Managing displays during the pandemic requires attention to detail

By Joe Constance, contributing writer

October 11, 2021 -- The COVID-19 pandemic has significantly impacted the everyday life of radiologists, forcing many to work remotely. But they must have the right technology to do so. More than simply a computer and monitors, these remote setups are considered trusted medical devices and are the primary interface between radiologists and patient data. Therefore, medical displays and how they are managed are important concerns.

Working remotely creates challenges for hospital and private practice IT personnel, who have to make sure that monitors are correctly calibrated to operate at the optimal level. But lockdown, social distancing rules, and individual radiologist concerns make it difficult for IT professionals to personally visit every radiologist's home to confirm that systems are set up properly. spoke with radiologists and imaging professionals to understand the challenges and necessities of facilitating remote radiology work.

Set standards

The consistent presentation of images on workstations is essential for electronic imaging operations. The American College of Radiology (ACR), the American Association of Physicists in Medicine, and the Society for Imaging Informatics in Medicine have published practice guidelines and technical standards for the electronic practice of medical imaging, which cover many display technical requirements, including calibration and luminance. The ACR also has published a reference guide.

Cost concerns

Facilitating remote reading are advances in display technology that have made available less expensive off-the-shelf (OTS) monitors for remote interpretations. These monitors can be coupled with calibration software and provide images with quality similar to that of images provided by medical-grade monitors, at much less cost -- several hundred dollars compared with several thousands of dollars for medical-grade monitors.

Christoph Wald
Dr. Christoph Wald.

Cost is a significant concern for remote radiology work, especially when institutions and private practices pass remote reading costs along to radiologists.

"Advances in the display quality of new, more affordable commercial displays have offered a way for hospital radiology departments that are struggling with financial issues to respond to the unexpected need to rapidly deploy new hardware solutions for their staff to work remotely in both a safe and productive manner," said Dr. Christoph Wald, chair of radiology at Lahey Hospital and Medical Center in Burlington, MA; professor of radiology at Tufts University Medical School in Boston; and chair of the ACR Commission on Informatics.

Critical display requirements

Wald's department uses medical-grade monitors in the hospital setting and equivalent performance OTS monitors for remote interpretations. For Wald and his department's IT team, critical display requirements include using one or more monitors capable of properly displaying the medical imaging to be interpreted. Also key are spatial resolution, contrast resolution, backlight luminance headroom, uniformity across the display surface, and stability over time. These must meet all the same rigorous standards as medical-grade monitors. Photometers are needed to measure these values. While they are typically integrated into medical-grade displays, most OTS monitors require testing with an external USB-based photometer.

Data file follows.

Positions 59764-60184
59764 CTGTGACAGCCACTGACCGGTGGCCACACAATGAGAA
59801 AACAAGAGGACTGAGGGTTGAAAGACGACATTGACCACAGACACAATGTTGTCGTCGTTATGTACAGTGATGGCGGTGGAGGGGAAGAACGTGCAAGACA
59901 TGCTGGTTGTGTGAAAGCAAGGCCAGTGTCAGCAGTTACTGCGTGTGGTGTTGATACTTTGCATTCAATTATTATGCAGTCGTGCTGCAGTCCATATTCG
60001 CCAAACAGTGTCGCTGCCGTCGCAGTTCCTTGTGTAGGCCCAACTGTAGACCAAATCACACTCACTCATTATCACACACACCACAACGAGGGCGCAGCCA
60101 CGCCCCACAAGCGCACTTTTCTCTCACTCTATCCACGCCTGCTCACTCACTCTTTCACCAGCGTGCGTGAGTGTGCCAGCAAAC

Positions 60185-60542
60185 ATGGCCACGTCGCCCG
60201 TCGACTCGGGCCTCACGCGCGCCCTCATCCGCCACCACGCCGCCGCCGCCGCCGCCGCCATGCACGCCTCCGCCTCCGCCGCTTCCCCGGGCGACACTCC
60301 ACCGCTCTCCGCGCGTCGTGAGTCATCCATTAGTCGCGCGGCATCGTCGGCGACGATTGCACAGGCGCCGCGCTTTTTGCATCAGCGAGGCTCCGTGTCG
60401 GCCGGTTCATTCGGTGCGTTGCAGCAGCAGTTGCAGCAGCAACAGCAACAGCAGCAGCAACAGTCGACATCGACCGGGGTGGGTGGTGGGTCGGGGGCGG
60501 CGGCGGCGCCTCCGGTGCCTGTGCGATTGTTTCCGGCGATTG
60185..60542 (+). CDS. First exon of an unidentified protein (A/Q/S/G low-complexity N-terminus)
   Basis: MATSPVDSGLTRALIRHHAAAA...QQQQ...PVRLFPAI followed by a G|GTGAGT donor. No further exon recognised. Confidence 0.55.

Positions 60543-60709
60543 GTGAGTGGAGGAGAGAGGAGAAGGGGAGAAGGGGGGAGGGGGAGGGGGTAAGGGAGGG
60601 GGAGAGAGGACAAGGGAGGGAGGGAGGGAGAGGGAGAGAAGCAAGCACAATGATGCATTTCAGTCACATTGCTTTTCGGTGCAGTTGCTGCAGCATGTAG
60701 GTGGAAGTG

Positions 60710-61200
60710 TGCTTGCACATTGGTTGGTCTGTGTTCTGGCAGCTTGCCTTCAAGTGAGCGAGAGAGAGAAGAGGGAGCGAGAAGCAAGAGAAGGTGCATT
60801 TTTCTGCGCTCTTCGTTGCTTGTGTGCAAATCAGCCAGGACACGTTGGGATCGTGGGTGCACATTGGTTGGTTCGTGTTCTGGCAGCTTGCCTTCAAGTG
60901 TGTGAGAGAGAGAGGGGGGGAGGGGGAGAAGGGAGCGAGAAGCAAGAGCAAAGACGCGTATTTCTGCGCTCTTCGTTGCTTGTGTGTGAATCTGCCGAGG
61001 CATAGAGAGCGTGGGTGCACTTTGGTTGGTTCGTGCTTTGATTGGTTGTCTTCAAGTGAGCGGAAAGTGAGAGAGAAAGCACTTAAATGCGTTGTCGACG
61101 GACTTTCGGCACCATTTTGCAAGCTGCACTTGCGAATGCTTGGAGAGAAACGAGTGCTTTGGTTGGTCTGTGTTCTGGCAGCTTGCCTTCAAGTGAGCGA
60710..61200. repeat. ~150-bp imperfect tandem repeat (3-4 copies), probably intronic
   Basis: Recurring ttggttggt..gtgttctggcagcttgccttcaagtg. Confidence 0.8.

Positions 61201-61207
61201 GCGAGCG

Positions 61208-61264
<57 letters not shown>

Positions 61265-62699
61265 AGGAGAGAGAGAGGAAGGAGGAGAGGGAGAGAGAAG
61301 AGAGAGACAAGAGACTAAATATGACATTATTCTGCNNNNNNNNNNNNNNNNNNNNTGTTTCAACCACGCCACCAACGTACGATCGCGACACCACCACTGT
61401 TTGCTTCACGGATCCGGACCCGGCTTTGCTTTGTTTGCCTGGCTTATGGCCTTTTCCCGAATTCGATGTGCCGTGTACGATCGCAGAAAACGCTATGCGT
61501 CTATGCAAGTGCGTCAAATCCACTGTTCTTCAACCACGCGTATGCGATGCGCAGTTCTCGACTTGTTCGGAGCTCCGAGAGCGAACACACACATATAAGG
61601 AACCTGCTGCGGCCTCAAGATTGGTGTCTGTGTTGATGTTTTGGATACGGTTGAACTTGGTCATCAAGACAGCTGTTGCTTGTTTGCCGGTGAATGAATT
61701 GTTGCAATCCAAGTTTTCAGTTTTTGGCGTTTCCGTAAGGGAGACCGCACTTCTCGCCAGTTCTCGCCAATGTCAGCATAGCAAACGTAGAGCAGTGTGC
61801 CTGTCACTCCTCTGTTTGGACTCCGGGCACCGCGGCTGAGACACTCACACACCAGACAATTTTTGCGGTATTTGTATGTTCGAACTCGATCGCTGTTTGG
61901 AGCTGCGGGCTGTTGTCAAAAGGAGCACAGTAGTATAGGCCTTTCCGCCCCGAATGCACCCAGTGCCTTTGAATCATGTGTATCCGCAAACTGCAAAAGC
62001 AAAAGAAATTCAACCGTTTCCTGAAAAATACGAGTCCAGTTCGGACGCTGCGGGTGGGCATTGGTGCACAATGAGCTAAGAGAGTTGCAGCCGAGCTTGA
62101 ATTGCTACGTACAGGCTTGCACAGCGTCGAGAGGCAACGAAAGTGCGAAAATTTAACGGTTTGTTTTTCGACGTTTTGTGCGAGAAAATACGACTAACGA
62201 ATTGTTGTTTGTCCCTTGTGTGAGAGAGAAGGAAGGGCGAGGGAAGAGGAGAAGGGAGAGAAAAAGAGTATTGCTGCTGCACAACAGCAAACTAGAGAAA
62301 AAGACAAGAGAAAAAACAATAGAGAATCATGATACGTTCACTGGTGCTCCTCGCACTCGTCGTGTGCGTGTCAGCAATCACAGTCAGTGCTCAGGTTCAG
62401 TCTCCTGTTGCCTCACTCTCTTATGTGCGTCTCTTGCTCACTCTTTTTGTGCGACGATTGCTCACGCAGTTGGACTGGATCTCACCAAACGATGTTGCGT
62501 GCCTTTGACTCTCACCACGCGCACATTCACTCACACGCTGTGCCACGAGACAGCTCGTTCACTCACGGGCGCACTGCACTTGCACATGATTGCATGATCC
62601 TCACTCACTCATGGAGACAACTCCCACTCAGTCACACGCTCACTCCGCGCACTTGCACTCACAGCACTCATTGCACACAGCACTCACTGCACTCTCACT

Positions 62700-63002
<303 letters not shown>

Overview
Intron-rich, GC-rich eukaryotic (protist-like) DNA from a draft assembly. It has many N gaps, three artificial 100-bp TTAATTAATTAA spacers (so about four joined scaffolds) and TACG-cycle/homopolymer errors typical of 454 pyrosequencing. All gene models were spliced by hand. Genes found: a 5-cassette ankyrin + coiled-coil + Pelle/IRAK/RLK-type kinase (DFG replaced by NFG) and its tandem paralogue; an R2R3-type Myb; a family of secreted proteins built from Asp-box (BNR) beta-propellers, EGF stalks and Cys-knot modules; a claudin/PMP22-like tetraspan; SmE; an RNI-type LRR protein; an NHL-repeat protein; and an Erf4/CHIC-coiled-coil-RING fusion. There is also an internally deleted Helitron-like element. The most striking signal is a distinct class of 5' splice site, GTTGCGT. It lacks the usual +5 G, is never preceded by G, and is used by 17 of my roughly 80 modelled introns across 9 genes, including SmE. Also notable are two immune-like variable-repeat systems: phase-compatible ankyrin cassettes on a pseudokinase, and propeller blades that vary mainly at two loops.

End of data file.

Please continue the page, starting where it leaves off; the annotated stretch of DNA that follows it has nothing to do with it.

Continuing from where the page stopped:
It's also important to use quality assurance (QA) software, whether a standalone application loaded onto the workstation or a networked application that communicates with an onsite or cloud-based server.

"Our goal was to closely approximate the screen real estate and monitor configuration and performance that our radiologists are used to in their hospital reading room environment. For most of our users, this would include a pair of diagnostic color displays, with at least 3 megapixels of resolution each, along with a pair of companion monitors for displaying various applications and reading tools," Wald explained to "The bottom line is that home diagnostic monitors are medical devices and thus need to meet or exceed the same specifications that are required onsite in the department."

"High-end consumer-grade monitors targeted for users like graphic artists, CAD designers, and digital video editing can be capable of performance as a diagnostic display. But unlike the gold-standard medical displays, these displays must be checked to see how they are performing out of the box," added Wald.

Radiologists need the same resources in their home machines that they are used to having in their hospital reading rooms, according to Wald. These include machines powerful enough to run multiple resource-intensive applications, PACS, voice recognition and dictation software, patient electronic medical record information, and other tools and diagnostic aids, including AI applications. A hardware-based virtual private network (VPN) connection facilitates remote service, updates, and secure encryption of all data. It also provides radiologists with single sign-on capability. Having such machines can help in avoiding performance issues, he indicated.